Hackers have broken into an Atlanta-based payments processor, Global Payments, Inc, potentially accessing more than 50,000 Visa or Mastercard accounts between January 21 and February 25.
The extent of the breaches are still unknown, and Global Payments didn’t disclose what type of data had been accessed.
Global Payments is considered a “third-party processor” that serve as a middleman between merchants and banks.
But this latest credit card data breach by hackers emphasizes the risks among banks and smaller financial services companies. Online crime, hacking, and security breaches can hurt the credit histories for millions of innocent consumers.
In fact, a new report from PricewaterhouseCoopers says cybercrime made up 38% of all economic crime experienced at financial service companies in 2011.
What’s interesting is that the 38% figure represents a huge jump from 2009, when financial service firms reported no cybercrime at all.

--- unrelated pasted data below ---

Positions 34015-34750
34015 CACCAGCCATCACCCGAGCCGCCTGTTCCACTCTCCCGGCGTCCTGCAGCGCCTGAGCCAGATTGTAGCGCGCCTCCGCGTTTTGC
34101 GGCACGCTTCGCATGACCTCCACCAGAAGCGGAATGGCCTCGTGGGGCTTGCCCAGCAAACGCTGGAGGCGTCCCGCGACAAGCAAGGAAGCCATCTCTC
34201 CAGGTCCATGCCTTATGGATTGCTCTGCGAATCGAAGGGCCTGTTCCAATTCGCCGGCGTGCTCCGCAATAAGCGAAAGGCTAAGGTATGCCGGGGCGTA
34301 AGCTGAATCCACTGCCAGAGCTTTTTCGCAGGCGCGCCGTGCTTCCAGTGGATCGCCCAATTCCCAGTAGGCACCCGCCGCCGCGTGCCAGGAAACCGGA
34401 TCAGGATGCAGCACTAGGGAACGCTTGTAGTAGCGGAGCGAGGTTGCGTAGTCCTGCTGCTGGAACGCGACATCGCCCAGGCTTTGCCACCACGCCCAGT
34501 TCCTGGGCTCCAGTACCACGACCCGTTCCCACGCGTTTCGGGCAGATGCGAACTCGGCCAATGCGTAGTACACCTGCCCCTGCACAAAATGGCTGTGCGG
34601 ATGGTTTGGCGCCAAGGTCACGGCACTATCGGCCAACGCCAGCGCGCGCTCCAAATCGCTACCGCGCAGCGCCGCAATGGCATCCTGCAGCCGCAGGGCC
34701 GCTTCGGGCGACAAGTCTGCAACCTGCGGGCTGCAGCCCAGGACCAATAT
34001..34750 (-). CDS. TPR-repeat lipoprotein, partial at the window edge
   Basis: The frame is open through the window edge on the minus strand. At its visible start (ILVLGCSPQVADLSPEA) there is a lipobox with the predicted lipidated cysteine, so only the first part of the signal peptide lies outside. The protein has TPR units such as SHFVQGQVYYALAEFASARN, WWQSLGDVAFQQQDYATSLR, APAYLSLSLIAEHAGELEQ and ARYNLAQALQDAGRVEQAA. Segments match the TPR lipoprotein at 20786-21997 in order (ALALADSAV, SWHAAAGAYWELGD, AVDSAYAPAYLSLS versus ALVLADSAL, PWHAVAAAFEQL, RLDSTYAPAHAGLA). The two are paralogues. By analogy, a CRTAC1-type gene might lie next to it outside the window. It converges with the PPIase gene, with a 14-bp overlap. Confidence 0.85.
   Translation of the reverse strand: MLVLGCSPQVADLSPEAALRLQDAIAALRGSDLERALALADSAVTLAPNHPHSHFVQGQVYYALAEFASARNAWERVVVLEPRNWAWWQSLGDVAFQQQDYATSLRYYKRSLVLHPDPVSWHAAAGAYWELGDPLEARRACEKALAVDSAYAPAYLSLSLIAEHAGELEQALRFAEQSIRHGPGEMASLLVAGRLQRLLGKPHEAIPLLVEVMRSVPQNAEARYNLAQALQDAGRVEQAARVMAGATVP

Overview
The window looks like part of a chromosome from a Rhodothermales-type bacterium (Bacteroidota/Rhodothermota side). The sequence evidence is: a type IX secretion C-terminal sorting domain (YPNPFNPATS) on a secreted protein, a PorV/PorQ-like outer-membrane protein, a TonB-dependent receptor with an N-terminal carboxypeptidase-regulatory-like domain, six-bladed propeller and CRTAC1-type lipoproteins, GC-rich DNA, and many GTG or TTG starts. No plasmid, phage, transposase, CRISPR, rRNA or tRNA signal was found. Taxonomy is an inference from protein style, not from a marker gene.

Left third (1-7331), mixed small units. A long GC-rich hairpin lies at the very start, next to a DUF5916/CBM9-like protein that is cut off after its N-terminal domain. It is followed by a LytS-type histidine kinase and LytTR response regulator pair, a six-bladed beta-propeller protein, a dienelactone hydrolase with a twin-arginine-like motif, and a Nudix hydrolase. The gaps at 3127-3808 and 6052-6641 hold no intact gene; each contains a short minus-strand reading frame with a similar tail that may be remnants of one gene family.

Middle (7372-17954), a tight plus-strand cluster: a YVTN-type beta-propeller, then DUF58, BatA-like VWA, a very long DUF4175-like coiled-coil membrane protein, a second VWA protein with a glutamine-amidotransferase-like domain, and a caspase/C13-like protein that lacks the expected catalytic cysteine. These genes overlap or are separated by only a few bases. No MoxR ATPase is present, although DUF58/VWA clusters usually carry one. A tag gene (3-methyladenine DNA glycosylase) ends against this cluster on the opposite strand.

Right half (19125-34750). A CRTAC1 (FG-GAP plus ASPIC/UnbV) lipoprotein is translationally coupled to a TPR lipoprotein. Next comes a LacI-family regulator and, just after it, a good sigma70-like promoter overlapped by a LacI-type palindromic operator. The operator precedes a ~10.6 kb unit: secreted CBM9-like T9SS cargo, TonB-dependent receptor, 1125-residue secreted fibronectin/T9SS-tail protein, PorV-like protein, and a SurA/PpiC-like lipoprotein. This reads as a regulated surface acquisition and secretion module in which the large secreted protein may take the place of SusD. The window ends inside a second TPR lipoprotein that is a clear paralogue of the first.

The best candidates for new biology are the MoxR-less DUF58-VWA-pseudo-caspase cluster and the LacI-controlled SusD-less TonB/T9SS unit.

But was there actually no cybercrime, or was it that financial service firms didn’t know enough about the problem to realize it was happening?
That’s the question asked in this report: has cybercrime gotten worse or is the increased figure due to an increased adoption of technologies that help organizations understand where and when they have been attacked?
Here are some other key statistics from the security awareness report:
- 45% of financial services organizations have suffered frauds in the last 12 months.
- There has been a 50% increase in frauds committed by senior management in financial services organizations in the last 2 years.
- Cybercrime is the 2nd most commonly reported type of economic crime in financial services organizations.
- 20% failed to carry out a fraud risk assessment in the last 12 months.
- Almost a third of staff in financial services organizations did not have any cyber-security training in the last 12 months.